The High Court has overturned a law introduced by the government in October of last year to make transferring films and music to one’s home library illegal again. A judge ruled that the government was legally wrong when it decided not to introduce a compensation scheme for songwriters, musicians and other rights holders who face losses as a result of their copyright being infringed. Prospective Lawyers might take this opportunity to look at the case report, and read more about the unique nature of judicial review.
UK Music estimated the new regulations, without a compensation scheme, would have resulted in loss of revenues for rights owners in the creative sector of £58m a year. However, it is not clear how the change will be enforced, as authorities tended to turn a blind eye when the law was previously in force.
The change is symptomatic of wider problems in the music industry, which has struggled to adapt to the digital landscape. Physical purchases have plummeted as the industry has moved almost exclusively online. Notions of ownership have also changed: consumers no longer desire outright ownership of their music, favouring breadth and flexibility over depth and permanence. Online streaming, pioneered by services such as Spotify, has fundamentally shifted the balance of power away from the industry’s historic institutions. Whilst this is not necessarily a problem in itself, artists’ remuneration is often mishandled, culminating in star acts such as Taylor Swift removing her music from the service. Illegal downloads have certainly also played their part.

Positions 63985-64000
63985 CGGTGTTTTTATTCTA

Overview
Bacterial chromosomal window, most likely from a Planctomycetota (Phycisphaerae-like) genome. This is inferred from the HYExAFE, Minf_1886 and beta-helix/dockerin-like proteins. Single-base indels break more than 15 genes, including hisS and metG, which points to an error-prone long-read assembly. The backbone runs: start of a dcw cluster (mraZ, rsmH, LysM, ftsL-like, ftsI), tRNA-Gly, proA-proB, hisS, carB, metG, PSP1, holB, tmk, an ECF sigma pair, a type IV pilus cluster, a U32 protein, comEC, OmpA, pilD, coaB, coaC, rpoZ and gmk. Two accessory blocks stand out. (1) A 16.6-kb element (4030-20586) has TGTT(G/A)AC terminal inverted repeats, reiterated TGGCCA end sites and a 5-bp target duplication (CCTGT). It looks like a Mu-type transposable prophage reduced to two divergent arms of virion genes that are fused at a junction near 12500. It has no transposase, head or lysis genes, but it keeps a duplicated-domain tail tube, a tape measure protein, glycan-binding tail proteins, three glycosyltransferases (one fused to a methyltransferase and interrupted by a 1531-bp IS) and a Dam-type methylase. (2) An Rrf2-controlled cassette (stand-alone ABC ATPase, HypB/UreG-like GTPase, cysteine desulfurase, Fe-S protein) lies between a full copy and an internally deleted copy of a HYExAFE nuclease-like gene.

How can the music industry move forwards? An Economics student might consider innovative approaches to monetizing a relatively new industry model such as Spotify, whilst Musicians (and indeed any writers, filmmakers, or photographers) will no doubt have strong opinions about the extent to which they own their own work. Computer scientists, however, may be more preoccupied with ascertaining whether or not it would ever be possible to police such a law.